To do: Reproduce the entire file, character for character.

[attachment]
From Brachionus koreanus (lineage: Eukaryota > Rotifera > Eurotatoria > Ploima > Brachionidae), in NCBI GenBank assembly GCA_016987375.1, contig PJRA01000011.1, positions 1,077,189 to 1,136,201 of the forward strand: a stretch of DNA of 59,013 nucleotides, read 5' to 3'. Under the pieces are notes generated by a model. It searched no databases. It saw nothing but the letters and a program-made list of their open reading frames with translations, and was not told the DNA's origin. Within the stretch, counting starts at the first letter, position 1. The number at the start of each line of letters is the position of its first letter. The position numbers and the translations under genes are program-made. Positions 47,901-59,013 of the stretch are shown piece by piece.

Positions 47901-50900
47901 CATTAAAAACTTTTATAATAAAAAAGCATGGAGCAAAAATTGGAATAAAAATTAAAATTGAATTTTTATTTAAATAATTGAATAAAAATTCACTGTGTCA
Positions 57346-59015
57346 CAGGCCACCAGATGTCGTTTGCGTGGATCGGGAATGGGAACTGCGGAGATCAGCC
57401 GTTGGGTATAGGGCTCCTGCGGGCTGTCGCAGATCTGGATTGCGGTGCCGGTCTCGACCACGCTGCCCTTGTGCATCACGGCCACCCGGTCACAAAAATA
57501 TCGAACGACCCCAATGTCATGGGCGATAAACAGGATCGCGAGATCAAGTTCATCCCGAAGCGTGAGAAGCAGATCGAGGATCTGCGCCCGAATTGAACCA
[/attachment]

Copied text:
From Brachionus koreanus (lineage: Eukaryota > Rotifera > Eurotatoria > Ploima > Brachionidae), in NCBI GenBank assembly GCA_016987375.1, contig PJRA01000011.1, positions 1,077,189 to 1,136,201 of the forward strand: a stretch of DNA of 59,013 nucleotides, read 5' to 3'. Under the pieces are notes generated by a model. It searched no databases. It saw nothing but the letters and a program-made list of their open reading frames with translations, and was not told the DNA's origin. Within the stretch, counting starts at the first letter, position 1. The number at the start of each line of letters is the position of its first letter. The position numbers and the translations under genes are program-made. Positions 47,901-59,013 of the stretch are shown piece by piece.

Positions 47901-50900
47901 CATTAAAAACTTTTATAATAAAAAAGCATGGAGCAAAAATTGGAATAAAAATTAAAATTGAATTTTTATTTAAATAATTGAATAAAAATTCACTGTGTCA
Positions 57346-59015
57346 CAGGCCACCAGATGTCGTTTGCGTGGATCGGGAATGGGAACTGCGGAGATCAGCC
57401 GTTGGGTATAGGGCTCCTGCGGGCTGTCGCAGATCTGGATTGCGGTGCCGGTCTCGACCACGCTGCCCTTGTGCATCACGGCCACCCGGTCACAAAAATA
57501 TCGAACGACCCCAATGTCATGGGCGATAAACAGGATCGCGAGATCAAGTTCATCCCGAAGCGTGAGAAGCAGATCGAGGATCTGCGCCCGAATTGAACCA